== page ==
Statists will claim that computer manufacturers are being "forced" to include Microsoft’s browser on their computers because there are so many users of Microsoft products that they wouldn’t be able to sell their computers unless they provide Microsoft software as part of the package. Thus, computer manufacturers have no choice but to agree to Microsoft’s demand that they include the Microsoft browser on their computers: if they didn’t they couldn’t sell their computers. Therefore, statists claim, these computer manufacturers are being "forced" because they have no choice but to comply with Microsoft’s wishes, if they want to sell their computers, that they are not "free" to do otherwise. 

Consider the perversion of these definitions of "force" and "freedom." 

In the case of the term "force," statists are now defining "force" as "having no choice." Not having a choice is part of the concept of force—of physical force—but it is not its definition. When you say you were, for instance, "forced" to drive to Chicago because you were unable to afford the price of an airplane ticket, you are only using the word metaphorically, meaning: you had no affordable alternative, no choice. You were not forced at the point of a gun to drive. In the case of your purchase of a computer, if all computer manufacturers sell computers with Microsoft software, including its browser, already installed on their computers, if you wish to purchase a computer then it is true you have no choice but to purchase one with Microsoft products installed on it. However, you have not been forced to purchase the computer or Microsoft software. Every product or service you purchase imposes upon you a limited range of choices: every product comes in a limited range of size, color, options and so on, just as every service comes with a limited range of features. You have no choice but to buy the products available or not to purchase them. And in not having an unlimited range of choices, you have had no force applied to you and neither has your freedom been diminished. 

Just as statists are claiming "force" is "having no choice," they are also maintaining that "freedom" is "having a choice." "Having a choice" is not the definition of freedom; it is part of the concept of freedom but it is not its definition. Now weigh very carefully the manner in which this statist definition of "freedom" will undermine your actual freedom and cause Microsoft to lose some of its actual freedom if you and any defenders of Microsoft accept it. Statists, under this definition of "freedom," are claiming that customers will lose their "freedom" if the agreements between Microsoft and computer manufacturers are allowed to stand, that customers will not have the "freedom" to purchase a computer without Microsoft’s browser installed on it. If "having a choice" is the definition of freedom, then where does the logic of this definition lead us? What about the color of computers? Most are either gray or black. What if you want a blue computer or a green one? Is your "freedom" being limited? Are you being "forced" to only buy either a gray or a black computer? Yes, according to these statists. And what about all that other software, half of which is never used by most, that is loaded onto your new computer? Are you being "forced" to buy this? You certainly do not have the "freedom" to buy a computer without all of that never-to-be-used software. And all of this supposed concern about "freedom," about "having a choice" is coming from the same statists who have forcibly eliminated your actual freedom to buy an automobile without a driver-side air bag and who have mandated (after 1998) you will no longer be free to purchase a new television set without paying for a V-chip—all of which proves these statists have no interest in freedom, in your being free to make your own choices. Their only interest is power: power over you.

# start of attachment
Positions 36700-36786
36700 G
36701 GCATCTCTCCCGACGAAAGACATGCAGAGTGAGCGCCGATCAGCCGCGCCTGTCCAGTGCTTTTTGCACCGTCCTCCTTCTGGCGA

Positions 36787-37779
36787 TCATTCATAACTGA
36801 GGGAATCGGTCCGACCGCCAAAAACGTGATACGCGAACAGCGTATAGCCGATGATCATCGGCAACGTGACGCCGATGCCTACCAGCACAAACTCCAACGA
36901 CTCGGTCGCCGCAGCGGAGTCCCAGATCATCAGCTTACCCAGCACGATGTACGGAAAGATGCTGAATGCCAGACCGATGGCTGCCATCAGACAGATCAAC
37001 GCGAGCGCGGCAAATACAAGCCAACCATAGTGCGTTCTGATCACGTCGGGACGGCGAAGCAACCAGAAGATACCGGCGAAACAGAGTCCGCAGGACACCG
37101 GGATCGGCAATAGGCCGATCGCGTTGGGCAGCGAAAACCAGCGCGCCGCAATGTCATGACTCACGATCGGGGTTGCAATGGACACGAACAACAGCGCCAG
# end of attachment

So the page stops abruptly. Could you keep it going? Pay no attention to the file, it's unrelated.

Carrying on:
Statists, in the name of protecting your "freedom," are seeking to destroy your actual freedom. Freedom is the ability to act without the initiation of force (or its threat) being used against you—and political freedom is the ability to act without the initiation of force (or its threat) being used against you by the state—and this is what these statists are seeking to restrict and eventually destroy. Through the initiation of force by the state, Janet Reno’s statist crew is attempting to restrict Microsoft’s ability to freely enter into agreements with others. 

The assault against Microsoft is nothing less than a damnation of success, of achievement, of your right to live your life without the initiation of force (or its threat) being used against you by the state. One of the central points made in my book, FATAL BLINDNESS, is the fact that the decades of declining freedom in America have been substantially the result of the fact that most no longer know the meaning of their right to life and liberty—and neither do most know the definition of force or of freedom. And in their ignorance of the meaning of these concepts, they remain silent when they and their rights are damned by statists, as statists are doing in their war against Microsoft—there is no other way to explain the lack of public outrage over the attack against Microsoft. The silence of those so damned will eventually bring us the demise of freedom in America—unless, of course, they can be made to understand the true meaning of their right to life, liberty and the pursuit of happiness.

Fulton Huxtable
November 2, 1997







Copyright 1998 Fulton Huxtable